`Snake oil’ subject of suit

Dan Allen was diagnosed three years ago with a mysterious neurological disorder that put him in a wheelchair, suffering from headaches, nausea, dizziness and memory loss.

Among other medications, the former Holy Cross football coach was given Neurontin, an epilepsy treatment widely prescribed for everything from pain relief to insomnia to depression.

But Allen’s widow, Laura, 49, uses different words to describe Neurontin:

“It was snake oil,” she said yesterday in an exclusive interview with the Herald.

Allen will appear as a named complainant in a proposed class-action suit against Pfizer Inc., the manufacturer of Neurontin, the Herald has learned.

The suit is expected to be filed Monday in Suffolk Superior Court.

Brought on behalf of nearly 1,000 people statewide, the suit alleges that Pfizer broke the state’s consumer-protection law.

“Pfizer basically sold a sugar pill, saying it was good medicine,” said Robert Bonsignore, a local consumer activist and lawyer who will file the suit.

Pfizer spokesman Paul Fitzhenry acknowledged that the company is the target of a number of class-action complaints that mirror parts of a successful whistleblower case brought by the federal government.

Last May, Pfizer paid $240 million in criminal fines as part of a $430 million settlement for illegally promoting so-called “off-label” uses for Neurontin.

“These suits closely track those allegations,” said Fitzhenry. “We do not believe efforts to certify (them) as class-action are supported by the law. They hinge on the doctor-patient relationship.”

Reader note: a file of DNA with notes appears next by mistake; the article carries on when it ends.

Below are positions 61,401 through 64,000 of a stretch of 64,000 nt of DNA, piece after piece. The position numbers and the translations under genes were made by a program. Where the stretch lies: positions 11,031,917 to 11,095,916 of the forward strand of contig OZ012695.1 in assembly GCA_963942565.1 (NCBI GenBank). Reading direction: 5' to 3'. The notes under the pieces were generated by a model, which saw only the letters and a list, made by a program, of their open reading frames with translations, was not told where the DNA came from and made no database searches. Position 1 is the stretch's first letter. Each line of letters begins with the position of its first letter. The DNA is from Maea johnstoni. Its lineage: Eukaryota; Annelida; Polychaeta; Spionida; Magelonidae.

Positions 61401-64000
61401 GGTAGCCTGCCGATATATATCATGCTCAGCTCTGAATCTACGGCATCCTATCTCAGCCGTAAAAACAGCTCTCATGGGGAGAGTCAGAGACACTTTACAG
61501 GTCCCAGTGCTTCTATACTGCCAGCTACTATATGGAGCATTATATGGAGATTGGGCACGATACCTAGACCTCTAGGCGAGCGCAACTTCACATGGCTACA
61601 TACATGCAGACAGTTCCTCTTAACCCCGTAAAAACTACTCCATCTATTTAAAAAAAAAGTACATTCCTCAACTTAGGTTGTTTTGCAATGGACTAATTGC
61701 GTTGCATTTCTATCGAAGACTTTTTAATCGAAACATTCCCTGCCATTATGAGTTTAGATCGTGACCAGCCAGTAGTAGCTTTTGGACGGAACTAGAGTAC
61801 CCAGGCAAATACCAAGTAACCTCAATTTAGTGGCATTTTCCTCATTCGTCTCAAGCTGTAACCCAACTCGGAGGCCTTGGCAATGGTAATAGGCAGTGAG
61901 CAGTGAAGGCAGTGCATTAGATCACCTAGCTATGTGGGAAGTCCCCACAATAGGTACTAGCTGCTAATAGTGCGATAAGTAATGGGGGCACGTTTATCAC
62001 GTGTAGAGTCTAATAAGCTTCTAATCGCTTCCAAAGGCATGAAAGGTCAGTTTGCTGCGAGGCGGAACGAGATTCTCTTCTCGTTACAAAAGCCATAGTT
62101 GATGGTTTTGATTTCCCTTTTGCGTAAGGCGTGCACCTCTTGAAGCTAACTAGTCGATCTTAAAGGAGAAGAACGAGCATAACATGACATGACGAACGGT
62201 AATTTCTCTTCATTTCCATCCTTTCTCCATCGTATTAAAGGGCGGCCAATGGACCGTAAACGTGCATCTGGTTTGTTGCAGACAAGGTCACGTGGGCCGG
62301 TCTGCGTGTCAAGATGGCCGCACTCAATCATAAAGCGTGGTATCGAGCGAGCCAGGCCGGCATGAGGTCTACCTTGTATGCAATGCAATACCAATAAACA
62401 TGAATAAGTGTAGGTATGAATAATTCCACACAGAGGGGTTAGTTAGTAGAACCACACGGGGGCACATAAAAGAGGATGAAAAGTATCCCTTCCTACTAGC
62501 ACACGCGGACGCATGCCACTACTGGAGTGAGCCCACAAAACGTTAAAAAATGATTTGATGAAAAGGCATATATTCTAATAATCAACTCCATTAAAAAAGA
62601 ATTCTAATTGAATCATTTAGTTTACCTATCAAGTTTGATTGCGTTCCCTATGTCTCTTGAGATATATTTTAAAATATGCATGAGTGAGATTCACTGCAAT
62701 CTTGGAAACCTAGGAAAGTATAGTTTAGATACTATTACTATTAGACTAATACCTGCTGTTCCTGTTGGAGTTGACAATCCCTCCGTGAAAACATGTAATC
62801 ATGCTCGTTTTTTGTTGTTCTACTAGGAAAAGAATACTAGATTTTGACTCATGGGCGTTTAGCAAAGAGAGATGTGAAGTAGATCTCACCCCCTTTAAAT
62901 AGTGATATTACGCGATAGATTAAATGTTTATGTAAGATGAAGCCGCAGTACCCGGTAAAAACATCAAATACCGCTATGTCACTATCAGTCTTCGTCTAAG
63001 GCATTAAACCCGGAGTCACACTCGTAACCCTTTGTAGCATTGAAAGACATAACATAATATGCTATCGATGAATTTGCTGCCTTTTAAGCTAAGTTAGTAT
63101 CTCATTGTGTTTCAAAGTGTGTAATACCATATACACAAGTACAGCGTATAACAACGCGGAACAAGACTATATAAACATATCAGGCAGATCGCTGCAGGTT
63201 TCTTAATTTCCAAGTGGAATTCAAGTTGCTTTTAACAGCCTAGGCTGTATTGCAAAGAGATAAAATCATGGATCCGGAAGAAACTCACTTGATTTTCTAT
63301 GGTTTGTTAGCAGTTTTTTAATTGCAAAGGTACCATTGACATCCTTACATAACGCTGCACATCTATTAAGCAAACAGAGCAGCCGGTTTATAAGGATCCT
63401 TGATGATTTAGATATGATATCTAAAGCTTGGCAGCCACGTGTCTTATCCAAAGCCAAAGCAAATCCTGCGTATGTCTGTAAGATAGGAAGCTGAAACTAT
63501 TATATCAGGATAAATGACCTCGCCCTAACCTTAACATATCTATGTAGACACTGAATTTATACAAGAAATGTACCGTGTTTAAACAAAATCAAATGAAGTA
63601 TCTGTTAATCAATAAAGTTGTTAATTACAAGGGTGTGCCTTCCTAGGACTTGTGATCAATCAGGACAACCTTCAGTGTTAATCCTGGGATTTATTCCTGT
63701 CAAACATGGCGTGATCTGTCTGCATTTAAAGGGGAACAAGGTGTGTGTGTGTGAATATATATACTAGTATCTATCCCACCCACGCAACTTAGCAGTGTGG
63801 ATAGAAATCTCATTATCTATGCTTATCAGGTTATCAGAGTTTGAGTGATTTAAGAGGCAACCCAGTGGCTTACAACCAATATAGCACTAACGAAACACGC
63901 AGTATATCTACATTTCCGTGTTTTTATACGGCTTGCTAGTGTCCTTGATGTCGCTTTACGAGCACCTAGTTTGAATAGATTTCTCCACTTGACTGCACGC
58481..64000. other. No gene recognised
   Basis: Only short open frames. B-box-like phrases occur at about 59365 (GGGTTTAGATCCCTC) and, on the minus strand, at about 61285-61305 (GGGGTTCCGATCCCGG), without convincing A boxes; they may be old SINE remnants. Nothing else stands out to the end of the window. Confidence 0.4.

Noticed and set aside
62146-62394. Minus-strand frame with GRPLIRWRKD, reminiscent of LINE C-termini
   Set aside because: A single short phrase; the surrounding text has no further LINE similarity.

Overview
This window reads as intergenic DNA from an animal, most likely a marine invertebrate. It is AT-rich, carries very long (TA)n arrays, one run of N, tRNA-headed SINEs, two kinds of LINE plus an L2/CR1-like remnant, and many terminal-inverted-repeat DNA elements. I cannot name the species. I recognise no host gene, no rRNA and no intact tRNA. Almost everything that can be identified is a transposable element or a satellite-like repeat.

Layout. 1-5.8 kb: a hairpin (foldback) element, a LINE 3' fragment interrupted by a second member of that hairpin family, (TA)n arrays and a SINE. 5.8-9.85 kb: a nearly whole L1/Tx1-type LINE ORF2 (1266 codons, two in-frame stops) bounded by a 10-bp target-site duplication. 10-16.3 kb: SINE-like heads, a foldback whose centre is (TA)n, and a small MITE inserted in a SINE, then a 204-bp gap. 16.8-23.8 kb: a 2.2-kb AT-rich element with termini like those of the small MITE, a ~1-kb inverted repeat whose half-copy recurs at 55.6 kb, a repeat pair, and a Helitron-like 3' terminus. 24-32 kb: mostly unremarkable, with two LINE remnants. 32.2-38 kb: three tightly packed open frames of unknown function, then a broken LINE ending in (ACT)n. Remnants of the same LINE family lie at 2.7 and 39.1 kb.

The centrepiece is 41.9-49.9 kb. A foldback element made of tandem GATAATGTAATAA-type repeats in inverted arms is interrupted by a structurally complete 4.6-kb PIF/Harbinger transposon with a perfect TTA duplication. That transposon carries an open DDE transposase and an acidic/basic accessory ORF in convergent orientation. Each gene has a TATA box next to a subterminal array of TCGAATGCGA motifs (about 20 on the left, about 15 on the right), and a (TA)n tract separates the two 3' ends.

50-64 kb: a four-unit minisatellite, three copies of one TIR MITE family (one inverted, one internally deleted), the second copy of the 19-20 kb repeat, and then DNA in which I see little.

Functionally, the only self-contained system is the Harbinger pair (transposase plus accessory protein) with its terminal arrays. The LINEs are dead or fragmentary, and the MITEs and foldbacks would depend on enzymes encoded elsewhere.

The whistleblower case was set off by a onetime medical liaison with Parke-Davis Inc., which was later acquired by Pfizer.

The company was found to have urged its medical liaisons, or salespeople, to provide doctors with misleading and even wrong information about Neurontin. The doctors, in turn, prescribed it for a host of ailments the drug hadn’t been approved to treat.

By law, doctors can prescribe medicines for uses other than those approved by the U.S. Food and Drug Administration. But drug companies can’t promote those uses.

Dan Allen died at age 48 last May from multiple chemical sensitivity, which is thought to have been triggered by hazardous substances used in refinishing a gymnasium floor at Holy Cross.

Laura Allen, the mother of three, ages 11 to 19, sees the tragedy that befell her husband as a series of wrongs she is now trying to put right.

She has sued the contractors who refurbished the Worcester college’s field house. Now Allen is adding her name to the suit against Pfizer.

“This is the beginning of a long string of things that need to be investigated,” she said


Source: http://www.freerepublic.com/focus/f-news/1310758/posts

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